This is what 40,000 comments look like!

The Maryland chapter of the Sierra Club joined 18 other local, state, regional, and national groups in Baltimore on Wednesday to hand-deliver over 40,000 printed comments urging the Maryland Public Service Commission (PSC) to reject Dominion Cove Point’s application for a crucial permit.

As part of its proposal to convert the existing Cove Point natural gas import terminal, located on the Chesapeake Bay, into an export terminal, Dominion is seeking permission to build a 130-megawatt gas-fired power plant at the site. This plant would provide the power needed to cool the natural gas to 260 degrees below zero, converting it into a liquid that would then be put into tankers to be carried to India and Japan.

Because the PSC does not accept public comments through email, the chapter and its coalition partners had to print out and physically transport all the submitted comments to the PSC office in Baltimore. While this required additional coordination (as well as sheer physical effort!) the comments filled dozens of document boxes and provided a striking illustration of the strength of the opposition to the Cove Point project. With a large stack of filled boxes as a backdrop, several speakers reviewed some of the many arguments against the permit during a press conference in War Memorial Plaza in Baltimore.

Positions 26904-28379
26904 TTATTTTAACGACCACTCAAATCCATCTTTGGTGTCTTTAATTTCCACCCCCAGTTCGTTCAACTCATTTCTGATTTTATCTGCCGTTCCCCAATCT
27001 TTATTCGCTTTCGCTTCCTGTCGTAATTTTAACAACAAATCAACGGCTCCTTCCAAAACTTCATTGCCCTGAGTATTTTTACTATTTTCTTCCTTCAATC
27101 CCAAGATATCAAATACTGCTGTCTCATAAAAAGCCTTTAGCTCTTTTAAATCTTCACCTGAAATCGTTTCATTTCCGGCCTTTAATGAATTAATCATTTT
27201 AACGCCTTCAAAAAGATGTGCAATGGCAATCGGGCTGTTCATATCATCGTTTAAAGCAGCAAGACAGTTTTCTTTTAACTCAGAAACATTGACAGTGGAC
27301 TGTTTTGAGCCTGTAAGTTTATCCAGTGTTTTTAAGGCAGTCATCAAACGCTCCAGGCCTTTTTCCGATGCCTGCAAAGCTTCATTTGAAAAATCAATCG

Noting that the PSC’s ultimate reponsibility is to determine if the project is in the public interest, speakers outlined the many ways it will harm Maryland’s residents and their environment. These include higher energy costs, increased greenhouse gas emissions from the facility and the vessels needed to ship the gas, and the dramatic impacts to the character and quality of life in Calvert County caused by the construction of smokestacks, flares, and a containment wall several stories high. In particular, Josh Tulkin, executive director of the Maryland Chapter of the Sierra Club, noted that, as part of the Cove Point Natural Heritage Trust, the club has a special role as stewards of the ecologically sensitive areas surrounding the facility.

When the speakers had concluded, the boxes of comments were rolled and carried the three blocks from War Memorial Plaza to the building housing the PSC. Dave O’Leary, chair of the Chapter conservation committee, noted that such scenes were customary prior to the widespread use of email. “This is old-school comment delivery,” he said, as he pulled a hand truck loaded with three boxes of comments up East Fayette Street.